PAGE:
Traffic congestion is always a problem over the Lunar New Year holiday. The Ministry of Transportation and Communications has announced how it intends to address this, but there are few changes, for the highways at least, from last year. There will be toll-free travel from midnight until 7am, as well as incentives rewarding carpooling during this period. To reduce traffic through the Hsuehshan Tunnel, which comprises a section of Chiang Wei-shui Memorial Freeway (Freeway No. 5), the National Freeway Bureau has said anyone taking the alternative Taipei-Yilan route (Provincial Highway No. 9) has a chance to win an iPad.
The government lacks a comprehensive, consistent and uniformly applied public transportation policy, and public modes of transportation account for only 20 to 30 percent of intercity travel. Even between major urban areas and peripheral regions, such as between Taipei and Taoyuan, or Greater Taichung and Changhua, fewer than one in five people travel by public transport. It’s the same even in metropolitan areas with mass rapid transport systems. In the greater Taipei area, less than one-third of people commute by public transport, despite the MRT system.
These numbers fall far short of the targets in other developed countries, which aim for at least 60 percent utilization. Given their emphasis on green issues and environmental protection, these countries have prioritized the development of an effective public transport policy. Japan and Hong Kong managed this many years ago and now boast usage rates of 80 percent and more. In South Korea, the figure is 65 percent.
To achieve this, the ministry and the governments of all five special municipalities need to work together to create quality public transportation — convenient to use, but also green. By “quality,” I mean one in which spatial and temporal uncertainties of the journeys are reduced to a minimum, based around some form of main line, such as an MRT or a tram or bus network. It is important that this core system be seamless and reliable, with good connections to other branch lines, organized in an intuitive way. The system has to be quick, with frequent services, enabling passengers to control the time a given journey takes.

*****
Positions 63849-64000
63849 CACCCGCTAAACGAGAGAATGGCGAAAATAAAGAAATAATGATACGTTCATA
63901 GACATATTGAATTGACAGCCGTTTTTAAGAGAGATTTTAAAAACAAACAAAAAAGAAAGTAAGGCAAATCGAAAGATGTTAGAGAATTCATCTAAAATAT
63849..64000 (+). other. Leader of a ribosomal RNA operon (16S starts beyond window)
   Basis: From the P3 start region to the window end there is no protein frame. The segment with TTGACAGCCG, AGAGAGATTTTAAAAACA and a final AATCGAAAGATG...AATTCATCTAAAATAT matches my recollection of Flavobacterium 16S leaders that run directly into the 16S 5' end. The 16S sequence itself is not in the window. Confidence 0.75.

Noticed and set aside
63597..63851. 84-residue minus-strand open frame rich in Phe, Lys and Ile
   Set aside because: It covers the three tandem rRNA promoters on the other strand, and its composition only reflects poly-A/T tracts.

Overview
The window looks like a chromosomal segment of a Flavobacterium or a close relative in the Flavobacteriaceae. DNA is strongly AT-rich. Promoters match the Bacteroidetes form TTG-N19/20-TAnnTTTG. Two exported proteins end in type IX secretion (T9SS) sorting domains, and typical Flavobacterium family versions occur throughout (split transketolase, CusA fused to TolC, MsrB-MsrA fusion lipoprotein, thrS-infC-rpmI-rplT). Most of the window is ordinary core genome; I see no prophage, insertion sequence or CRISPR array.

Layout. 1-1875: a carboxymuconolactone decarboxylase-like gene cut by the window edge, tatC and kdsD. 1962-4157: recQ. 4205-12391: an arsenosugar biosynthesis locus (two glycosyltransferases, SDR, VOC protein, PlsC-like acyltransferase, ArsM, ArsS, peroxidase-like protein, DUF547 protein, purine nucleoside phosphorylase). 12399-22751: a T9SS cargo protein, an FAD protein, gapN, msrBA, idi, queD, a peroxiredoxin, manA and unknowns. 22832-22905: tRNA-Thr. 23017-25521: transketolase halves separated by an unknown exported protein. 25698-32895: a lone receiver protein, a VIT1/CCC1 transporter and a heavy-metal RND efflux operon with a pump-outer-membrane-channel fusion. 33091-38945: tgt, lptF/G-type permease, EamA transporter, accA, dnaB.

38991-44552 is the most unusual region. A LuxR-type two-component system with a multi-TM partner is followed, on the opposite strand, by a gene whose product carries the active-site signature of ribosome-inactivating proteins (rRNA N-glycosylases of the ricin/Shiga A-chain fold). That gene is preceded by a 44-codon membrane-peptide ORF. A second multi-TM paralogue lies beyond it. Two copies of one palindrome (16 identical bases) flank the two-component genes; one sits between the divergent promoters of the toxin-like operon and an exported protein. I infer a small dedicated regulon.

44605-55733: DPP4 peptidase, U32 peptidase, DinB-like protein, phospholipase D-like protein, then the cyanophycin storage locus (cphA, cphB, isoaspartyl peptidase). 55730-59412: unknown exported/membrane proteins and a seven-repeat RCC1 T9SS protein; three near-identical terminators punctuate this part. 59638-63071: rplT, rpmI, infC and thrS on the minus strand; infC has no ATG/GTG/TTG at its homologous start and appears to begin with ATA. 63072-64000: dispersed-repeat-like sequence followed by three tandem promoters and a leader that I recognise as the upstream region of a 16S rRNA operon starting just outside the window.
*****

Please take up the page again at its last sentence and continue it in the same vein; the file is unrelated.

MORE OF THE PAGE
A passenger-centered, green transportation policy requires rewarding the use of public transport and controlling the use of private vehicles.
Given that we cannot reduce the number of people traveling on the Chiang Wei-shui Memorial Freeway, the intercity link between Taipei and Yilan, over the holiday, we need to reduce the amount of vehicles on the roads. The government could increase the cost of using private cars, while providing more public transportation and reducing ticket prices, as well as providing free shuttle buses and transfer services, to make it quite evident that public transportation has clear advantages. This is the only way it can entice people to start using public transport, albeit gradually.